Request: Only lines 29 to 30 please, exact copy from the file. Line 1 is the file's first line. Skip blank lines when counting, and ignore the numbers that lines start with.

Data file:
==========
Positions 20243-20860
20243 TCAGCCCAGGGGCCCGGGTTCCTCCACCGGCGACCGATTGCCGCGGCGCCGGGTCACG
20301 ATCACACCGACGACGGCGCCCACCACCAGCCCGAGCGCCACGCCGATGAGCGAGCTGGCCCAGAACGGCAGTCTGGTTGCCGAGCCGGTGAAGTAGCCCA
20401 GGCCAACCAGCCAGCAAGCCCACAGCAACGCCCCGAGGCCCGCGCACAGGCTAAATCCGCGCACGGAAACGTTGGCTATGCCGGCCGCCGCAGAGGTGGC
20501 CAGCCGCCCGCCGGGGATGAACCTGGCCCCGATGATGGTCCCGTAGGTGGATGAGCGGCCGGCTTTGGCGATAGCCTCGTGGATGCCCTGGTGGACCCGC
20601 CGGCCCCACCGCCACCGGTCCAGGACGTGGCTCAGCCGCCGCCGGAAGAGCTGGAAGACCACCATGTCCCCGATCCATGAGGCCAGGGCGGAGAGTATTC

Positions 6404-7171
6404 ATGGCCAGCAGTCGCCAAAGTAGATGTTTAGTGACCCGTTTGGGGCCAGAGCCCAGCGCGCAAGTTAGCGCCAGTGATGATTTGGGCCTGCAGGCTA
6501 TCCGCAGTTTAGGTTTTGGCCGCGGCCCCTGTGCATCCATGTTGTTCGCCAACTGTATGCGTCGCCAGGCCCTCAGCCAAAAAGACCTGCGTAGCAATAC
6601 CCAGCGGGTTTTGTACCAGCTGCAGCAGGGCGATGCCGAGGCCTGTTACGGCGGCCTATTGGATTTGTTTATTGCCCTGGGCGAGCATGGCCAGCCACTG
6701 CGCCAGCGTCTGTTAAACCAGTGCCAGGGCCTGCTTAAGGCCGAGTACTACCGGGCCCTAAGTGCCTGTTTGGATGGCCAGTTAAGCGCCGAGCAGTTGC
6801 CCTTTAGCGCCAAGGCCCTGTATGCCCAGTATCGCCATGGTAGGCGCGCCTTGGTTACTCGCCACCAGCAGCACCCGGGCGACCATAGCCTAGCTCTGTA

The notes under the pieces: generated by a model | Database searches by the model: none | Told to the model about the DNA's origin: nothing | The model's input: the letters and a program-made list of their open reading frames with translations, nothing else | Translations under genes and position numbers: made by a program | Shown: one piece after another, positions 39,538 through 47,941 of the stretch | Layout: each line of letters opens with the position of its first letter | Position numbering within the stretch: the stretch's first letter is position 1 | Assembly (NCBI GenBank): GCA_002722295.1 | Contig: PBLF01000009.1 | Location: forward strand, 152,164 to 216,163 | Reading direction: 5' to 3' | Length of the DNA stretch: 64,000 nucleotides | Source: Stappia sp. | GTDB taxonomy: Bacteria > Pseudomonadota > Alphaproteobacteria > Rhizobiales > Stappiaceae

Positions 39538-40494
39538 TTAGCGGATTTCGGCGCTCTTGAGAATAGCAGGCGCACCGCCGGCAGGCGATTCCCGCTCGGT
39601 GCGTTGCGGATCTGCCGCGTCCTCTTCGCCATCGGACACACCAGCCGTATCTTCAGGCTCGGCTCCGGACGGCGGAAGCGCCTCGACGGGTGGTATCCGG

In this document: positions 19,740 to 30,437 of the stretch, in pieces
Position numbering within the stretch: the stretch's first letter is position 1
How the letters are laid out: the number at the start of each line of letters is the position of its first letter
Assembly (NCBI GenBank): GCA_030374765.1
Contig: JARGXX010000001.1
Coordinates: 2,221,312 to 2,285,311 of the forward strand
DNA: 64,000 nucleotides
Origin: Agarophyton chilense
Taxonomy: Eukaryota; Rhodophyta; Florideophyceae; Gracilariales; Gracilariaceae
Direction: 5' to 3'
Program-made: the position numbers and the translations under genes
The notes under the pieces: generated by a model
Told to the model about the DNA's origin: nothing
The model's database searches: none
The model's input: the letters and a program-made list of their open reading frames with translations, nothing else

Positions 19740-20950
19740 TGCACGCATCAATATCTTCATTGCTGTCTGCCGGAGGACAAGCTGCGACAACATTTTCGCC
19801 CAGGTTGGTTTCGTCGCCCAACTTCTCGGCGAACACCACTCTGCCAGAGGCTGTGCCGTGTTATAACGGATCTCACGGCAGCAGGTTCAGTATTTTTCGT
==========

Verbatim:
Told to the model about the DNA's origin: nothing
The model's database searches: none